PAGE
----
Elliot Richardson, the Attorney-General who refused to comply with Richard Nixon’s order to sack the Watergate Special Prosecutor, Archibald Cox, triggering a constitutional crisis known as the “Saturday Night Massacre”, has died in Boston, Massachusetts, aged 79.
Richardson was summoned to the White House on Saturday 20 October 1973 and instructed to dismiss Cox. The Special Prosecutor was seeking the release of secret White House tape recordings of conversations in the Oval Office.
Richardson refused to dismiss Cox and resigned on the spot. His deputy, William Ruckelshaus, also refused to carry out the order and was fired. Eventually, Cox was dismissed by Robert Bork.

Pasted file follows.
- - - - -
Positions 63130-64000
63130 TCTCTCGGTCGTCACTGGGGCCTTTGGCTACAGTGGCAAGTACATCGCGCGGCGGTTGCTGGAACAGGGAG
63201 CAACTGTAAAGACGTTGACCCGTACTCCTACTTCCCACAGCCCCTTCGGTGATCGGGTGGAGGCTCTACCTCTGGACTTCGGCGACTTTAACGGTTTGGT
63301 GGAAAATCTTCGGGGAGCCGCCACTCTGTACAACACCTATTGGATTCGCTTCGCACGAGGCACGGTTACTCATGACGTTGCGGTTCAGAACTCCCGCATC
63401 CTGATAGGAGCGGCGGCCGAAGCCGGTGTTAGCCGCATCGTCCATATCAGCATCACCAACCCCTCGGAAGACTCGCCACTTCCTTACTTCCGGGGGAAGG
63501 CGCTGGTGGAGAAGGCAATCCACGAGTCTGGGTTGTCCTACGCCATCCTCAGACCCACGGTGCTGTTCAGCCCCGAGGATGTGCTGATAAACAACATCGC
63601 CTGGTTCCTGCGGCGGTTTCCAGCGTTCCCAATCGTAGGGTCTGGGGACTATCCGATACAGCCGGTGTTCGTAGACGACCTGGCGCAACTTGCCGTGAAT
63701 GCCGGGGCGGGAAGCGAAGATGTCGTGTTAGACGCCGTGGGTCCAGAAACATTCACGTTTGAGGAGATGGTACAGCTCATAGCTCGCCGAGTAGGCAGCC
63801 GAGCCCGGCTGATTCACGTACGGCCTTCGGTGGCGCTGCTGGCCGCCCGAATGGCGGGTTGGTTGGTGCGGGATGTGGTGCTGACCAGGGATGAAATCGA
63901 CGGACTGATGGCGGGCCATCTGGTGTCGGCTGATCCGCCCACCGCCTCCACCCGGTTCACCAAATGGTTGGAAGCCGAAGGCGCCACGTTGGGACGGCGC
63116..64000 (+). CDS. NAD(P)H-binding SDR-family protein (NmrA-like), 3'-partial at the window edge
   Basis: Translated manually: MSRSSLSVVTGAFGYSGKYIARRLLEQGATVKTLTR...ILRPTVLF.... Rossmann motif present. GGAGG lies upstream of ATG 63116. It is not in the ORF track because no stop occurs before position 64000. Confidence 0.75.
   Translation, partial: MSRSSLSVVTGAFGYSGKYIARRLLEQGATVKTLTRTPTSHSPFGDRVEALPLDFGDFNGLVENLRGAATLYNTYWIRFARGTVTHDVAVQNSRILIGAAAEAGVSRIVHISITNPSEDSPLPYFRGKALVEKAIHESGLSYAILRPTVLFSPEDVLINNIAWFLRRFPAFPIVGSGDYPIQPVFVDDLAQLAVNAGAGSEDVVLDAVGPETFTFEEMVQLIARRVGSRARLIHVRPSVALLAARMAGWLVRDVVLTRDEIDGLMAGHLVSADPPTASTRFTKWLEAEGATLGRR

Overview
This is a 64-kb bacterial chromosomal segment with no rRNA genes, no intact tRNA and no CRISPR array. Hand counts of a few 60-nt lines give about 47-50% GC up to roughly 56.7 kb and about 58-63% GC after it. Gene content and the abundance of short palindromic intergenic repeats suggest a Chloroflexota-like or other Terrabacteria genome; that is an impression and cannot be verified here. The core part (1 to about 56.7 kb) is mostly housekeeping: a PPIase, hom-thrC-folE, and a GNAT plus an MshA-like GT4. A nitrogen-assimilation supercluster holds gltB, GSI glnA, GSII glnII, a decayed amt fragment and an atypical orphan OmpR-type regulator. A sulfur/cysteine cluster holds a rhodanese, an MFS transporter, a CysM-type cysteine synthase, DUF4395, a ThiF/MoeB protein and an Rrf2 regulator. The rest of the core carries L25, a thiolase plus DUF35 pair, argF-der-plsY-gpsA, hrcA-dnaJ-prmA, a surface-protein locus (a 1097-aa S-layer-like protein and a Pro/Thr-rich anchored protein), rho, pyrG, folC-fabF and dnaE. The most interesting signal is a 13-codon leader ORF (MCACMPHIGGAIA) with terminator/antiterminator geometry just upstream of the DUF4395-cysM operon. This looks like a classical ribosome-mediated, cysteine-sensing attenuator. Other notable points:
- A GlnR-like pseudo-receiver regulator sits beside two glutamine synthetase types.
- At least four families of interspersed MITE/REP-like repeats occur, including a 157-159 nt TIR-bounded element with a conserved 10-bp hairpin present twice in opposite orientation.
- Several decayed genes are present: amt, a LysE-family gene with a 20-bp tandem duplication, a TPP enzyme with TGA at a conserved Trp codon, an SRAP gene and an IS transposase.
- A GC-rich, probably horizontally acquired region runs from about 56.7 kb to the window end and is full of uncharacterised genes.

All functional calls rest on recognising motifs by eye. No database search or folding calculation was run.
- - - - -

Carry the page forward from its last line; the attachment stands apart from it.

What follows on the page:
The Saturday Night Massacre became a crucial turning point in the Watergate scandal. It turned public and press opinion against Nixon. Three days later Nixon released some tape recordings, one of which was found to have an 18 and a half minute gap on it.
Richardson’s stand on that night ranks as one of the great assertions of the independence of the judiciary and the sanctity of the separation of powers. In his book, “Reflections of a Radical Moderate”, Richardson wrote:
“The more I thought about it, the clearer it seemed to me that public confidence in the investigation would depend on its being independent not only in fact but in appearance.”